Customer service representatives handle calls from angry people every day. It’s not easy, but the ability to successfully deescalate these calls is essential to a company’s bottom line.
In fact, U.S. companies lose about $41 billion each year because of poor customer service. People don’t only share their negative experiences via word-of-mouth. In our digital age, they also post the details online.
If you are in customer service, you know all too well how unpleasant some of these situations can be! How do you calm the person down and fix their problem(s) without calling your manager?
Don’t worry. Below, we’ll go over five ways to deescalate an upset caller. Let’s go!
1. Remain Calm
When someone is yelling at you, it’s easy to go into fight-or-flight mode. You want to yell back or transfer the call to someone else.
Handling escalated calls well, though, requires an almost Zen-like calm. Take a few deep breaths, and remember the customer is not actually angry at you.
Callers are actually upset about their own problems. Try to be empathetic, and imagine how you would feel in their situations. You might be surprised to find you’d be angry too!
Angry people usually have a lot to say. By the time they are talking to you, their minds have been swirling around and around, repeatedly going over their issues.
That’s okay. Let them talk.
Your job is to listen. Then, when they are done, reflect back on what they said. Start your sentences with “I hear…” or “I am hearing…”
At this point, you are not trying to solve their problem. You are providing validation which is a crucial first step in diffusing a tense interaction.
3. Apologize to Deescalate an Upset Caller
A sincere apology goes a long way towards calming down an irate customer. An insincere one, on the other hand, will make the situation worse.
The more personalized your apology, the more heartfelt it will appear. Take some of the details from the customer’s complaint, and sprinkle them throughout your apology.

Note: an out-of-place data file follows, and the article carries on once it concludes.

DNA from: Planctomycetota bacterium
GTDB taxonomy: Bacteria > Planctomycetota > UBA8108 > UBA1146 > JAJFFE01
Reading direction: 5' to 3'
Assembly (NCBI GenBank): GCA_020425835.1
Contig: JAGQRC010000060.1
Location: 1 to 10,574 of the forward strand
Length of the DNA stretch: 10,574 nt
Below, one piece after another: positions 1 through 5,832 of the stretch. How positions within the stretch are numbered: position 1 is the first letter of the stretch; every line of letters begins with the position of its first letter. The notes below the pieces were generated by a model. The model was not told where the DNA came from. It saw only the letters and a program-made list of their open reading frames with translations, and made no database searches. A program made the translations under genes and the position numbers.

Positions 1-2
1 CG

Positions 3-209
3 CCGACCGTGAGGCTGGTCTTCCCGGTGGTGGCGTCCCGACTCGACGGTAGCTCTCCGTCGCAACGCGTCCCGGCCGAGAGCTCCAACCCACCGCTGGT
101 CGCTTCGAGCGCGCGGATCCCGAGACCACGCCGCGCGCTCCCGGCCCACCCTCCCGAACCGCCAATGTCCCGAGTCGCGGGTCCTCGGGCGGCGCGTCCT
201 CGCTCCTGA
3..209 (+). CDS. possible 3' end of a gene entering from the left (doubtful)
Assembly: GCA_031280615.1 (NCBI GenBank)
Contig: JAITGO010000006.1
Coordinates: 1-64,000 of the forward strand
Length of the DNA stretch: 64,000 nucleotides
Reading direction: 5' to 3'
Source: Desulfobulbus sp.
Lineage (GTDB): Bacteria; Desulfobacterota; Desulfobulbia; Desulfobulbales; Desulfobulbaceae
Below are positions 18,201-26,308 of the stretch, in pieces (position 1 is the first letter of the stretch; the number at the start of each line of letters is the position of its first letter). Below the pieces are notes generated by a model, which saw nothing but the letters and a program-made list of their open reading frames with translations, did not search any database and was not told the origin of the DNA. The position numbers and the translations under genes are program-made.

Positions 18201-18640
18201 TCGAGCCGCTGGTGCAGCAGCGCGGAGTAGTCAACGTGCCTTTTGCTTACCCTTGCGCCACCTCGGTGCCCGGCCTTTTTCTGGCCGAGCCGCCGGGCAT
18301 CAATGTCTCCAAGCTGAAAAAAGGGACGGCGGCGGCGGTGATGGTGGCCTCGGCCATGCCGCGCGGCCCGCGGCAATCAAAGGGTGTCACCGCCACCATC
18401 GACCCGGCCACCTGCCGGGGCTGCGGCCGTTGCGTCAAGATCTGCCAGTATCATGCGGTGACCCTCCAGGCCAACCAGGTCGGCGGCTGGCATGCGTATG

Also, make sure to follow your apology with a specific plan of action. Tell your customer how you are going to begin solving their problem.
4. Whatever You Do, Resist the Urge to Put Them on Hold
When handling difficult customers at a call center, the absolute worst thing you can do is put them on hold. Nothing is more irritating to an already angry customer than waiting on hold and not knowing what’s going on.
If you are researching their problem, talk them through it. Let the customer know exactly what you are doing as you problem-solve. This is one of the best ways to show them you care.
5. Make an Offer
Empathy and apologies are necessary to gain the customer’s trust. But if the phone call ends without anything other than an apology, only 23% of customers are satisfied.
On the other hand, if you offer an incentive such as monetary relief, that figure jumps to 73%. Clearly, the ultimate goal of all calls is either a resolution or some other form of compensation.
If there isn’t a clear solution, consider letting the customer choose which course of action to take. Having choices is calming because it offers a sense of control.
Above all, don’t end the call saying, “Sorry, there’s nothing we can do.” That’s a sure-fire recipe for getting the manager or supervisor involved.
Now you have five tips to deescalate an upset caller. If you remain calm and do not take the customer’s anger personally, your empathy will help you find solutions to their problems.
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